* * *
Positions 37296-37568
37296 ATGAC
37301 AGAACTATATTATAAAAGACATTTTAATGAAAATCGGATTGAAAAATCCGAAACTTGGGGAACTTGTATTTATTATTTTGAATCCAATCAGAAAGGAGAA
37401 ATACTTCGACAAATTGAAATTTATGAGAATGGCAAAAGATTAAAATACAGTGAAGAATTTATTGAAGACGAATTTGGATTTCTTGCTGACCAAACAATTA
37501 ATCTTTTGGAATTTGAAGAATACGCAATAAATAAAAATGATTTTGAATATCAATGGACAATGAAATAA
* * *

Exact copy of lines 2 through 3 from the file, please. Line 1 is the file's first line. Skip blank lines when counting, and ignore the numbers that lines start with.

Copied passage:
37296 ATGAC
37301 AGAACTATATTATAAAAGACATTTTAATGAAAATCGGATTGAAAAATCCGAAACTTGGGGAACTTGTATTTATTATTTTGAATCCAATCAGAAAGGAGAA